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NYC Neighborhoods

Where in New York is Sesame Street?

Sesame Street Subway Entrance
Sesame Street Subway Entrance

Can I tell you how to get to Sesame Street? Well, I can try. You can get to the Sesame Street Subway Stop by the A, B, 1, or 2 trains, which if you check any MTA map, do not intersect at any current station.

A typical NYC neighborhood has a subway stop, a deli, a laundromat, a daycare, street vendors, a park, and a diverse population. Sesame Street has all of those things and shows on a regular basis how important street life, diversity, and neighborhoods actually are to the people who live in them. One reason that Sesame Street has worked so well on television for so long is that it depicts what works so well about living in a New York neighborhood. Sesame Street is nothing if not a paragon of New York at its best. Even Gothamist has covered Sesame Street neighborhood news.

Sesame Street Characters sing about the subway.

Many have gone to great lengths to pinpoint what neighborhood Sesame Street is exactly, using stage directions, lyrics from songs, and various scenes from the show.

There are are clues in songs, such as instructions to take the 123 Bus, or visual clues such as characters getting off at the 86th Street stop on the subway during a Christmas episode.

Rumored neighborhoods (an incomplete list):

General view - Queens - Astoria. Image ID: 730483F
General view - Queens - Astoria. Image ID: 730483F

Astoria, Queens

This rumor is mostly supported by the fact that Sesame Street is filmed in Astoria at Kaufman Astoria Studios. But Queens is a likely contender because of its reputation as the most diverse county in the nation. Astoria is known as a working class neighborhood with a variety of ethnic heritages. It also has a musical heritage as the home of the Steinway Piano Factory. However, Astoria is served by the N, Q, E, M, and R trains.

Find out more about Astoria:

Avenue B at 15th Street and , East side to North, Manhattan Image ID: 486046
Avenue B at 15th Street and , East side to North, Manhattan. Image ID: 486046

Alphabet City, Lower East Side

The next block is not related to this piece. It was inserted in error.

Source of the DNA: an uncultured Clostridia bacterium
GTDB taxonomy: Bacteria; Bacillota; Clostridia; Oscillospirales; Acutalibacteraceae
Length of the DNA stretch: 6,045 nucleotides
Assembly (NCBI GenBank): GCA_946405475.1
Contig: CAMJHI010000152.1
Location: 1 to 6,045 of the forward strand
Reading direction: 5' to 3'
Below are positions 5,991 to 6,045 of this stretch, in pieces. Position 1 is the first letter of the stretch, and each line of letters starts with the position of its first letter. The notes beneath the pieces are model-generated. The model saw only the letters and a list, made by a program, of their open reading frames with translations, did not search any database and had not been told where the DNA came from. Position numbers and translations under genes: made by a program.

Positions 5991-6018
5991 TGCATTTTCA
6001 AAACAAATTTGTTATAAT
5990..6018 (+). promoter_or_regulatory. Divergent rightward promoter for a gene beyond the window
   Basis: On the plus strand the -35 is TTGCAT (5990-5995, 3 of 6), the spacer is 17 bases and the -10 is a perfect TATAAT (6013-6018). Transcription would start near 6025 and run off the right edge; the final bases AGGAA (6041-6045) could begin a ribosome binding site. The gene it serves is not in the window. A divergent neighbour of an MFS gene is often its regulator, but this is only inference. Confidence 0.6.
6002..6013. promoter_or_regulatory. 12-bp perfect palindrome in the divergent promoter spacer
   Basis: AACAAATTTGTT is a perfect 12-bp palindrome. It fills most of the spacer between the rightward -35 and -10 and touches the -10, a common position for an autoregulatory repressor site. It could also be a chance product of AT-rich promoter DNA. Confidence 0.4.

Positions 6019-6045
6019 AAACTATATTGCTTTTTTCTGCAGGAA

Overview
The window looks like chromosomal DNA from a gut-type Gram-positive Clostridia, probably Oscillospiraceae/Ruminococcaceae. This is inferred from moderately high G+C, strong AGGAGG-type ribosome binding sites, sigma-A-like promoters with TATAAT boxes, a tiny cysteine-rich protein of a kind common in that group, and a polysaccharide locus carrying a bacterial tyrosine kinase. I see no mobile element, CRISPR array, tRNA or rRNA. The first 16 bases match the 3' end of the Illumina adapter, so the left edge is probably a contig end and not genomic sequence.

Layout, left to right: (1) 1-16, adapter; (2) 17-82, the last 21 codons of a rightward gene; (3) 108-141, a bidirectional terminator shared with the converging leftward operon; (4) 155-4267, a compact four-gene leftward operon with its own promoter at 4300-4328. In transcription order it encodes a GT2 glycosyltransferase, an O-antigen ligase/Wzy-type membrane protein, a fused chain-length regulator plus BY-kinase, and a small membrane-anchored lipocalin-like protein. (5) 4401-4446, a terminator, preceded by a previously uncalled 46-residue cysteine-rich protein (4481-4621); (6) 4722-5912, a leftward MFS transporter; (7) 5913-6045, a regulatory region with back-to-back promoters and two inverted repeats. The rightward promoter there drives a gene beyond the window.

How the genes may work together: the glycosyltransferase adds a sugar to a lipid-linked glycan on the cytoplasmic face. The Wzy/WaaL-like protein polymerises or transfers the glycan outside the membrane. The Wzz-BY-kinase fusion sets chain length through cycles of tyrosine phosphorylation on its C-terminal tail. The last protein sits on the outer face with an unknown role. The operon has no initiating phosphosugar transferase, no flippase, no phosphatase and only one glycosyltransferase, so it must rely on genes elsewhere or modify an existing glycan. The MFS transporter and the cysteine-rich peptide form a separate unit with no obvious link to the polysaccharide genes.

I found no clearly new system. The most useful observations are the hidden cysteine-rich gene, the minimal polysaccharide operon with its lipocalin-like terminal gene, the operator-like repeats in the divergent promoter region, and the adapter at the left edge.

Creator Joan Ganz Cooney proposed the title “123 Avenue B” which would have placed Sesame Street across from Tompkins Square in Alphabet City, on the Lower East Side. It does seem appropriate for a show that is sponsored by letters and numbers to take place in a neighborhood called Alphabet City. Avenues A, B, C, and D do not have their own subway station, but they are probably best served by the F, J, M, Z and L trains.

Find out more about Alphabet City:

Broadway - West 66th Street. Image ID: 1557816
Broadway - West 66th Street. Image ID: 1557816

Lincoln Center

Sesame Workshop is located here. Lincoln Center is largely non-residential, consisting of many performance related buildings such as Avery Fisher Hall, the Juilliard School, the Library for the Performing Arts, and the Metropolitan Opera House. However, before Lincoln Center’s construction as part of Robert Mosesurban renewal plan, this neighborhood was known as San Juan Hill, which designer Charles Rosen stated was part of the amalgam of NYC places on which he based his set design for Sesame Street. During Sesame Street’s 40th anniversary, Mayor Bloomberg temporarily named the corner of 64th and Broadway as Sesame Street. Lincoln Center is served by the 1 train, but nearby you can also catch the 2, 3, A, B, C, D trains—just not all at the same stop.

Find out more about Lincoln Center:

Brooklyn: 86th Street - 19th Avenue Image ID: 702890F
Brooklyn: 86th Street - 19th Avenue. Image ID: 702890F
Columbus Avenue at 86th Street and , West side to North, Manhattan Image ID: 486049
Columbus Avenue at 86th Street and , West side to North, Manhattan. Image ID: 486049

86th Street - Upper East Side, Upper West Side, Bay Ridge/Dyker Heights